Our phones know a lot about who we are. Beyond our contacts, message history and the location data that flows from them every second, there’s another layer of meaning. I’m talking about how we organise our home screens.
Part of the Google Squared course I’m doing asked me to audit my digital footprint. I put the following together – it’s not the prettiest, but it’s a simple DITLOC-like overview of the key apps and devices I use.
(You can see the full set of digital footprints here)
Strangely enough, I ended up talking about this with friends. It turned out one of them had hidden their Tinder app within the “utilities” folder on their iPhone.
Whether they saw it as a “utility” or were just shy about their dating habits, it got us talking about how our homescreens are set up. They show a lot about who we are:
Like behaviour traits, we all share the same basic apps. But with app stores bulging at the seams with new additions, they also reveal what we like doing and how we like to do it.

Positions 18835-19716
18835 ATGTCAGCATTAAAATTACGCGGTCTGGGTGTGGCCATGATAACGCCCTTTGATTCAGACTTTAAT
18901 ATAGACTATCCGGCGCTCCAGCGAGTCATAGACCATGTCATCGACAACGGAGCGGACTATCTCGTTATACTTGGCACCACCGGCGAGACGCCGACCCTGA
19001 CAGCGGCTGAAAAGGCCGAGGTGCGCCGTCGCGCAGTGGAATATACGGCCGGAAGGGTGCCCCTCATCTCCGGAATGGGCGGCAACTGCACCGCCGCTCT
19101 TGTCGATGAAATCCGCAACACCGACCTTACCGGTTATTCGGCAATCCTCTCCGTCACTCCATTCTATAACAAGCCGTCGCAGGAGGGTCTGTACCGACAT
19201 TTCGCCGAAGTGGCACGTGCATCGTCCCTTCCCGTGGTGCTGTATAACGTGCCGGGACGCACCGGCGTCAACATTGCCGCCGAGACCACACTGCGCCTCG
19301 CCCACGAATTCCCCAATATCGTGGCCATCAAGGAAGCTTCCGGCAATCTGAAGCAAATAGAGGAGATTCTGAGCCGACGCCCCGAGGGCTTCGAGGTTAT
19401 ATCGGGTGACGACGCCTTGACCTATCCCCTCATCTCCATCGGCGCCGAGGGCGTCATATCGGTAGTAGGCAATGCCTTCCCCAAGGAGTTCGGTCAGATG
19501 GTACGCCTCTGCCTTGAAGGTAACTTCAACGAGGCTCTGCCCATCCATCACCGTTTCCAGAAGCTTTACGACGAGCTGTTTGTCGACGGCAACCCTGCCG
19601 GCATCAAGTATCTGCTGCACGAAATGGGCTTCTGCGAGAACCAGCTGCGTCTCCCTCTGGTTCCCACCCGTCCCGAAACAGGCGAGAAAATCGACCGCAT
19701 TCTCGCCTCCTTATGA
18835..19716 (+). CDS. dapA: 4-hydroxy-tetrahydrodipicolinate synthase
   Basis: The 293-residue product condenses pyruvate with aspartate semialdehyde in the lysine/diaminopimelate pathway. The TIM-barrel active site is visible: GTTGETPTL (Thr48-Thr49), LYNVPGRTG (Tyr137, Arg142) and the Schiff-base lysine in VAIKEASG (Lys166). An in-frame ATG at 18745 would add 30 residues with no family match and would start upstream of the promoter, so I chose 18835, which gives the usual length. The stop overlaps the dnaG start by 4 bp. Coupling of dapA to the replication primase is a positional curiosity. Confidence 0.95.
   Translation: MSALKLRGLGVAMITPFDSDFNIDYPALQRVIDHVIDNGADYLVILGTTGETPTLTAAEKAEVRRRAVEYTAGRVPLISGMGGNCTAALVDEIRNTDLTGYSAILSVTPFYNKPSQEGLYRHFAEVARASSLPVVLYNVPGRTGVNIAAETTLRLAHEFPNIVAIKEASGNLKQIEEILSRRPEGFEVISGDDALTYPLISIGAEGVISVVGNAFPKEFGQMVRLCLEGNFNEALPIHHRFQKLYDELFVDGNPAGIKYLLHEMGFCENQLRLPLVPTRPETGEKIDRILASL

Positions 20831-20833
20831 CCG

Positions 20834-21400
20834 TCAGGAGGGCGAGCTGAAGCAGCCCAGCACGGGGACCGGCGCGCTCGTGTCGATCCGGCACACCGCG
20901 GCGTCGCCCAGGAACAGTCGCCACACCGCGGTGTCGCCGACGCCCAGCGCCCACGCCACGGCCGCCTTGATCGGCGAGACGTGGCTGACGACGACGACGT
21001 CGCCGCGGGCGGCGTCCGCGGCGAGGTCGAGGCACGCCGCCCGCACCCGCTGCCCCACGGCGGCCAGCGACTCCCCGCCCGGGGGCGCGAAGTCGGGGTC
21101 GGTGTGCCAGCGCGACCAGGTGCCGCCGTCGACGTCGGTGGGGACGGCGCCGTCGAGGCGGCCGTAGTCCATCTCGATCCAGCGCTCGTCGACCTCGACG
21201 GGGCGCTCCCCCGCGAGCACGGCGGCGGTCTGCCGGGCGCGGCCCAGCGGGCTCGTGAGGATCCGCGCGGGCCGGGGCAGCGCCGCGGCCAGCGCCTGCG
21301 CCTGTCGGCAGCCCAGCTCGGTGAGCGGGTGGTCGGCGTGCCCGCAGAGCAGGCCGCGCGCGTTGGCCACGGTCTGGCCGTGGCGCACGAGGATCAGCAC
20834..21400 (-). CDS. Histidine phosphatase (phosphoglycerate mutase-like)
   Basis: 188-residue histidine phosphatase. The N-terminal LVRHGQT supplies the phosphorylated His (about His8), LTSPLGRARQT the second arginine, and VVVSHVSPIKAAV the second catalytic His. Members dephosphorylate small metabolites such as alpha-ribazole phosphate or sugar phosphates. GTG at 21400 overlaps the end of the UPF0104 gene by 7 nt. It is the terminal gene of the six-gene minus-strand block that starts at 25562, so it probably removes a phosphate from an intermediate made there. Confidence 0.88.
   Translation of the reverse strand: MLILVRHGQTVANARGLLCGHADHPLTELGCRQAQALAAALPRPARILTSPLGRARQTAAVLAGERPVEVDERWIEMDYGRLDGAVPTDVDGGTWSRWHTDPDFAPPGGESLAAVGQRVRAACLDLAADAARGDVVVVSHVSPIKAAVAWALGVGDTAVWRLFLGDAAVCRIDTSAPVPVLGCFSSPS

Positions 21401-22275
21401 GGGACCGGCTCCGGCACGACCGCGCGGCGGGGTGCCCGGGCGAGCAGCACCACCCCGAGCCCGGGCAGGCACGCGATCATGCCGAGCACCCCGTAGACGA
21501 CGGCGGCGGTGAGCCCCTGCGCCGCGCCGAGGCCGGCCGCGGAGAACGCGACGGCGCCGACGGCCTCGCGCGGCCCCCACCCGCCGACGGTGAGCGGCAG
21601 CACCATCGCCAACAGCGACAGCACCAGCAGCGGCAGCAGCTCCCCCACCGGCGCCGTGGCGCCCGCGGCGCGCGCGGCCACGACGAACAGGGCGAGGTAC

Homescreens separate the chaotic from the OCD in terms of organisation. But how you group activities and information (what apps do), also reflects how you think.
How into your phone are you? More apps downloaded, probably means you’re in more in love with technology.
On Android where you have the option to swipe left and right, you can even tell whether someone is right or left-handed (I’m right-handed so my screens extend to the right of the centre as it’s easier to swipe left).
So there you have it. Like our handwriting, phones are just another way to unpick our characters and behaviour traits. And it’s even becoming a form of self-expression, like What’s In My Bag. The question is, how personal is this information and who should have access to it? Like a lot of evolving technology, it’s only when people start using this data commercially or publicly that we’ll really have that debate.